'I get we're in a pandemic, and I'm very supportive of using the technology, but until I know that it respects the basic rights and has the highest standards, I can't see that it's going to work,' said MP Charlie Angus.
We’ve learned from our chief medical officers how to social distance and properly wear a mask. Now people and organizations can also learn how to build trust in the good, old-fashioned way—by being clear and honest.
Senator Mobina Jaffer is among those who say the in-person-only approach to spring Senate sittings limited participation and worries it will remain in place when Parliament returns in September.
The Hot Room Podcast

Senator Gwen Boniface talks police reform

PODCASTS|By THE HILL TIMES STAFF

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Opinion|Erica Ifill
You wouldn’t know that an act of terrorism took place on the grounds of Rideau Hall, not from an inept Canadian news media.
Instead of worrying overly about deficit spending, Finance Minister Bill Morneau told reporters he is more concerned about people and jobs.
The reductionist concepts touted by so-called ‘Marxist intellectuals’ may play well in social media or on TV, but have a limited connection to contemporary reality or the great philosophers.
Opinion|Gwynne Dyer
It is still hard to believe that an ultra-nationalist British government that won the Brexit referendum on a wave of anti-foreign rhetoric will really keep these promises.
Canada should seek to reinforce its diplomatic and economic ties with like-minded democracies such as the U.S., Japan, South Korea, India, Australia, and the U.K. to reduce its dependency on China before it's too late.
Opinion|Phil Gurski
When we have so little to go on it is best to refrain from pronouncing judgment on a violent incident.

Great defining event of 21st century expected to occur in three decades

Empty Planet: The Shock of Global Population Decline is a finalist for this year's prestigious Donner Prize, one of the five best Canadian public policy books of the year. Here, the two authors offer an essay about their bestselling book and why they wrote it.
Feature|Kate Malloy

Wiseman surveys history of Canada’s political parties in engaging new book, Partisan Odysseys

Longtime politicial science professor Nelson Wiseman talks about his new book, Partisan Odysseys: Canada's Political Parties.

Deputy PM Freeland adds new senior adviser for Prairies file

Plus, Hill Climbers takes a look at the public declarations of outside activities filed with the federal conflict of interest commissioner by political staffers since the start of the year.

New comms aides join McKenna’s team, Prime Minister’s Office

Meanwhile, Seniors Minister Deb Schulte has a new special assistant for West and North regional affairs.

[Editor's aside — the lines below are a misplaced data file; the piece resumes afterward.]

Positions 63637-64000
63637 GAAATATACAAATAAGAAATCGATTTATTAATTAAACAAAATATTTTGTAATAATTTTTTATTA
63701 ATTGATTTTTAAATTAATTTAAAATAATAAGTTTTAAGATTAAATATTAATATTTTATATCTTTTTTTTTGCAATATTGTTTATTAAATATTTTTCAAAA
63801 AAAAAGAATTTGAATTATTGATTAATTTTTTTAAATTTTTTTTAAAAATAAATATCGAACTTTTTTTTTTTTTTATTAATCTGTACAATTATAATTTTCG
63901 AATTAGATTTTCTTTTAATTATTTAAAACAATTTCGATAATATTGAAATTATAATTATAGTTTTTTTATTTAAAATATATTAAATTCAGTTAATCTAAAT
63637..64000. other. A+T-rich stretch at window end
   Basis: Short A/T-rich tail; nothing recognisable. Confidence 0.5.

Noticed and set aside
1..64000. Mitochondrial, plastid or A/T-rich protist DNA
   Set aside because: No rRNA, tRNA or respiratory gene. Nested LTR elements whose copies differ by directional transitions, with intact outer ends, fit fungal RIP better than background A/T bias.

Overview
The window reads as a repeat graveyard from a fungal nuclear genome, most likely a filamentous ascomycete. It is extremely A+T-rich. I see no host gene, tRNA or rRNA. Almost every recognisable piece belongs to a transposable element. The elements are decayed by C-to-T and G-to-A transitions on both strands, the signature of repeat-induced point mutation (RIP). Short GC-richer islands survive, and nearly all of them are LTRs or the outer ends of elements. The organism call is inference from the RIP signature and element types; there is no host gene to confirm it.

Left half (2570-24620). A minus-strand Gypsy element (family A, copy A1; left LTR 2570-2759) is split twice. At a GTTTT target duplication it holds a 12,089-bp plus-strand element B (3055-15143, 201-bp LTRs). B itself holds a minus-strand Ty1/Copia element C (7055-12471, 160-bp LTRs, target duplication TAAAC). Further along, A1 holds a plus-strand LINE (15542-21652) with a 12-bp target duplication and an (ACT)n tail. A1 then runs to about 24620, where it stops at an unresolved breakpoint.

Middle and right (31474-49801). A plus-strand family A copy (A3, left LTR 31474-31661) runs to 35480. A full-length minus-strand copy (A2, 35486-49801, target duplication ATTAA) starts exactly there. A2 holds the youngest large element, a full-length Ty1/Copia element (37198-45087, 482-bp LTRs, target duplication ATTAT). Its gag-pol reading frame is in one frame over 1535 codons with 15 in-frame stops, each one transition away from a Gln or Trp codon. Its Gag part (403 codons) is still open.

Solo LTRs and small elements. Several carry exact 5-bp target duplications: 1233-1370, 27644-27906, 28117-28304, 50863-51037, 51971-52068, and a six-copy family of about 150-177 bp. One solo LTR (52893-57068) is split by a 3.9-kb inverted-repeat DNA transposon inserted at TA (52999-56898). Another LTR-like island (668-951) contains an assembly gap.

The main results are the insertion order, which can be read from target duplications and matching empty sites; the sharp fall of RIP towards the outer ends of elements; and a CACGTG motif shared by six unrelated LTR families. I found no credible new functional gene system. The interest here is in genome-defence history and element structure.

Feature|Palak Mangat

Politicos, former Hillites honour Mandela’s historic first visit to Canada

Plus, former prime minister Jean Chrétien is spotted golfing with Globe and Mail veteran reporter Lawrence Martin, and Greens share logistics for their leadership debates.
Feature|Neil Moss

Time for Champagne?: Canada awaits UN Security Council vote in New York City

Plus, Senator Lillian Dyck calls for the RCMP commissioner's resignation and Canadians to celebrate Canada Day virtually with Alanis Morissette, Sarah McLachlan, and others.

As union members face COVID-19 pandemic ‘head on,’ PSAC calls for feds to return to bargaining table

Treasury Board spokesperson Martin Potvin says the government's goal is to take 'constructive steps to keep meeting and to prepare for negotiations when they resume.'

‘Critical situation’ in prisons as health-care workers threaten to walk over lack of protective equipment

'The Correctional Service of Canada continues to take a number of preventative measures to restrict the spread of COVID-19 in federal institutions,' according to the office of Public Safety Minister Bill Blair.

No more Hill parties, after coronavirus pandemic forces Parliament Hill to shut down

'Politics and the Pen is probably the exact opposite of social distancing. We cram so many people into the ballroom that you can barely keep one to two inches away,' says Jim Armour.  

Sorbara makes ’em howl at the Métropolitain

Pat Sorbara's new book, Let 'em Howl, offers lessons learned over a more than four-decade career in federal and provincial politics as a high-ranking Liberal backroomer.

New order granting diplomatic privileges to African Union officials a ‘positive step,’ say former diplomats

The timing of the new status order—coming days before countries, including the 55 AU member nations, voted on Canada’s bid for the UN Security Council seat—is notable, say former diplomats.

No ‘magic’ response: diplomats discuss international lessons learned from COVID-19

'We’re living a gigantic world-wide experiment of geology, economy, and psychology, and we will only know later what happened,' says German Ambassador Sabine Sparwasser.

House back for day-long sitting on July 8 as Finance Minister Morneau gives ‘snapshot’ of country’s books

Wednesday, July 8th, 2020
Finance Minister Bill Morneau will table a fiscal 'snapshot' in the House on July 8. The Hill Times photograph by Andrew Meade

Tiff Macklem, the Bank of Canada's new governor, pictured on May 1 during an announcement on his appointment, is taking the helm as the country grapples with a deep recession triggered by the pandemic. The former senior deputy chief of the central bank, Mr. Macklem helped manage Canada's response to the 2008 recession from 2010-2014. He succeeds Stephen Poloz, whose seven-year term expires in June.
The Hill Times photograph by Andrew Meade

The Hill Times file photograph